I just submitted a talk and an edit-a-thon session, along with my colleague Sara Frank Bristow, for the upcoming Open Education Conference in Washinton DC. We plan to explore the best fit between Wikipedia and academia, drawing on our experience with the Wikipedia Education Program, Communicate OER, and a variety of case studies. Below are the session descriptions we submitted:
Wikipedia: Love it or hate it, it’s here. What to do?
Wikipedia’s central value to academia & learning lies more in in its processes than in its content.
In 2007, Wikipedia was banned as a citable source by the history department of Middlebury College, drawing much attention from the media, the public, and academia. This debate over Wikipedia as a trusted source has continued to rage ever since; but many professors and students have found that Wikipedia actually does have a place in academia, entirely independent of its value as an academic source. Wikipedia offers educators and students opportunities to engage with it as an OER, and ways to draw connections between their studies and the non-academic world.
Educators around the world have put Wikipedia to good use as a teaching tool, by having their students engage with its collaborative processes. Wikipedia is built and maintained by self-organizing volunteers all over the world; your students can join their ranks by writing or editing an article as part of their coursework. Exposing students to a productive online community can have many benefits. Students might find themselves discussing the relative authenticity of source materials, identifying agenda-driven advocacy in an existing article, or solving complex problems through asynchronous text-based discussion. Educators have employed Wikipedia assignments in pursuit of a variety of learning objectives, including writing skills, research skills, media literacy, and collaboration.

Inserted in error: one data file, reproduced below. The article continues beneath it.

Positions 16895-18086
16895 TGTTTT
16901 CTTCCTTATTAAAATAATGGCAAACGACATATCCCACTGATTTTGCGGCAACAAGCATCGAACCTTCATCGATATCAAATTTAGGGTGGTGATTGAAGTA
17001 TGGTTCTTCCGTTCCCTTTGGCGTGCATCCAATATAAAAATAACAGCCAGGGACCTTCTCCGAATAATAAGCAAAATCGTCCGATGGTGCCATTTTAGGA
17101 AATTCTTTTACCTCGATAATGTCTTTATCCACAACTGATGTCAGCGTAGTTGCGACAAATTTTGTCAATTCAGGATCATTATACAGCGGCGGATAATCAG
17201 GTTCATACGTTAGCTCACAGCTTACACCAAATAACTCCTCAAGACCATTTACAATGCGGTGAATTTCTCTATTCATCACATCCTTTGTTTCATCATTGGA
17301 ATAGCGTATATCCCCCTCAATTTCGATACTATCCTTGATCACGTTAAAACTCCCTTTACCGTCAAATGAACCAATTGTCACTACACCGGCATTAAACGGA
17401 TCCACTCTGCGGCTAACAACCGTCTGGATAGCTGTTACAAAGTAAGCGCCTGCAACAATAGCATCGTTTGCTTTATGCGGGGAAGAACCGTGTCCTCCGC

For educators interested in OER, Wikipedia offers unique opportunities. Many of the activities involved in finding, evaluating, using, and remixing OERs for a course have parallels in Wikipedia. Engaging with Wikipedia can have an additional benefit, beyond the immediate learning outcomes, of helping students and teachers adapt and iterate their practices to access the benefits of OER.
In addition, as Wikipedia has established and sustained a place as the world’s most widely read general reference work, it has become a uniquely valuable communication platform. The public’s perception and understanding of any topic is often shaped by, or at least reflected by, what Wikipedia has to say about the topic. Many organizations, including the Smithsonian, Consumer Reports, and the William and Flora Hewlett Foundation have applied resources toward improving Wikipedia, while honoring the site’s policy of a neutral point of view.
In this talk, we will argue that Wikipedia offers significant opportunities to academics, which can best be explored by using its collaborative platform as a teaching tool and as a robust and flexible, if unusual, OER. We will delve into several specific opportunities, and also discuss the question of whether academics, in their role as curators of society’s knowledge, may have a duty to work toward the improvement of Wikipedia’s content in their area of expertise.
Learn about Wikipedia’s collaborative processes by diving in! Improve an article, add a reference, or upload a photo.
Wikipedia offers many opportunities for teachers and learners to engage in collaborative processes, and to build and remix OERs, as we saw in the session: “Wikipedia: Love it or hate it, it’s here. What to do?”
In this edit-a-thon session, participants will have the opportunity to explore Wikipedia, with experienced Wikipedia editors on hand to help out, answer questions, and provide context.
We will guide participants in tasks like creating an account, fixing a typo or grammatical error, starting a new article, and improving existing articles. Please bring a laptop, an idea of an article you’d like to explore or improve, and if you like, some reference materials to use as sources.